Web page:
NASA on Tuesday announced a plan to develop a new deep-space vehicle, one based on an earlier capsule concept, in order to send astronauts on expeditions to an asteroid and then on to Mars.
The spaceship, known as the Multi-Purpose Crew Vehicle, or MPCV, will be based on designs originally planned for the Orion spacecraft, NASA officials announced Tuesday. Orion was part of NASA's now-canceled Constellation program, which aimed to return astronauts to the moon by the 2020s. [Photos: NASA's MPCV for Deep Space Flights]
President Barack Obama shut down the Constellation program last year, tasking NASA instead with sending people to an asteroid by 2025, and then to aim for crewed Mars missions by the 2030s. Modifying the Orion capsule design — rather than drawing up plans for an entirely new spaceship — should help make that feasible, agency officials said.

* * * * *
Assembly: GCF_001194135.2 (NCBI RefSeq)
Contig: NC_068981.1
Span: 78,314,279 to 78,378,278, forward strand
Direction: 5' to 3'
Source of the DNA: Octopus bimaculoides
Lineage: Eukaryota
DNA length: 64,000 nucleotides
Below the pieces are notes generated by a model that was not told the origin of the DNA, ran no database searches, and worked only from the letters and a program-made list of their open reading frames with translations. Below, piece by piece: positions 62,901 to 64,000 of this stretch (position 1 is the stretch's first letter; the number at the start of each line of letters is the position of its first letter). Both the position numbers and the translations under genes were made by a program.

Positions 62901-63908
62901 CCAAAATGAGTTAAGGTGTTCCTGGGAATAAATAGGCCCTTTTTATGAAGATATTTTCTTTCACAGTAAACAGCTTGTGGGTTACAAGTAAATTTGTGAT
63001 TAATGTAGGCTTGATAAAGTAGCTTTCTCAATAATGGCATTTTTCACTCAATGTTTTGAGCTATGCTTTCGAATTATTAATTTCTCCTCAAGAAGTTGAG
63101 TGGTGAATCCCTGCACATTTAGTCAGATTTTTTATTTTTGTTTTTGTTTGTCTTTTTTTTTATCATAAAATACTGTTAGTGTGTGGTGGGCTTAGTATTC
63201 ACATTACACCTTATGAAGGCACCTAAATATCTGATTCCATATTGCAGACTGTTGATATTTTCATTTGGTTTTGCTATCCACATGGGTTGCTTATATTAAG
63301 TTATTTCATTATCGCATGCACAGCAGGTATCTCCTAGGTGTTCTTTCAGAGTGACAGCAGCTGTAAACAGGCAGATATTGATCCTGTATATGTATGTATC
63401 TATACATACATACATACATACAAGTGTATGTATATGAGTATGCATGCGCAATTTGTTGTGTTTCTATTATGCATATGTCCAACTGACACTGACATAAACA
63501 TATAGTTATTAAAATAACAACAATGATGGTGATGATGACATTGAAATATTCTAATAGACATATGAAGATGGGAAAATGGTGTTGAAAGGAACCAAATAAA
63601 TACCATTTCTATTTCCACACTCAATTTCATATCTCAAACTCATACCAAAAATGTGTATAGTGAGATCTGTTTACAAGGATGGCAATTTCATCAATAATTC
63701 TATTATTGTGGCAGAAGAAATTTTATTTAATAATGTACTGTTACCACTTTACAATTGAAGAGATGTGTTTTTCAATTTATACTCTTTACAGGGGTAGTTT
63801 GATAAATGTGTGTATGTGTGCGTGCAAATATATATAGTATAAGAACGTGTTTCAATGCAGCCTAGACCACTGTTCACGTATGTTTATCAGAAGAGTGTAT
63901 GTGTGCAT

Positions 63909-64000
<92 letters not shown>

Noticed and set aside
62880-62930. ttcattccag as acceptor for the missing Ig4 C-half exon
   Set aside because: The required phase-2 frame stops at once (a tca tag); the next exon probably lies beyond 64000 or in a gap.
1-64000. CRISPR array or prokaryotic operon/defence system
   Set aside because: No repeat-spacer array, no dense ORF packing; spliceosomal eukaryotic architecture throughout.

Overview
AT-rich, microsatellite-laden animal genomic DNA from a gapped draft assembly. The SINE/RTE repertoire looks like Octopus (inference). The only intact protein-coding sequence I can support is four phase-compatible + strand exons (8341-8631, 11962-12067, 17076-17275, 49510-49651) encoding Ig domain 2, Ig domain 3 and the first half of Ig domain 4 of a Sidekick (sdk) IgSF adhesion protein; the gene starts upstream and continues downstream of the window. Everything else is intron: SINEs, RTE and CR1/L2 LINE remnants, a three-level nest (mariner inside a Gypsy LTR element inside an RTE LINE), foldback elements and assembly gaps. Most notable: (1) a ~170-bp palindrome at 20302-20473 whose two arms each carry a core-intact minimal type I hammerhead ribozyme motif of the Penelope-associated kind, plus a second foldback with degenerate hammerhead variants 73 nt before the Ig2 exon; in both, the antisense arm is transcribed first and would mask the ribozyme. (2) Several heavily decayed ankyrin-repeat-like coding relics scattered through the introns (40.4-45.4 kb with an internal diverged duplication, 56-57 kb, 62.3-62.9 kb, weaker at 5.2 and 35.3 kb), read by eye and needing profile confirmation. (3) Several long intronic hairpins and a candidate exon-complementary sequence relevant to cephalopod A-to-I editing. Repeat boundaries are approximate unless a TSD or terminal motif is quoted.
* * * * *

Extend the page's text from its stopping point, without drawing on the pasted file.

"We made this choice based on the progress that's been made to date," Doug Cooke, associate administrator for NASA's Exploration Systems Mission Directorate in Washington, told reporters Tuesday. "It made the most sense to stick with it [the Orion design]."
Meet the Multi-Purpose Crew Vehicle
Lockheed Martin Corp., NASA's prime contractor for Orion, will continue work to develop the MPCV spacecraft. So far, NASA has invested a little more than $5 billion in the spaceship, which is pretty far along, Cooke said.
Lockheed has already built a full-size mock-up vehicle, called a Ground Test Article, and will soon subject it to a series of rigorous trials at a facility in Colorado.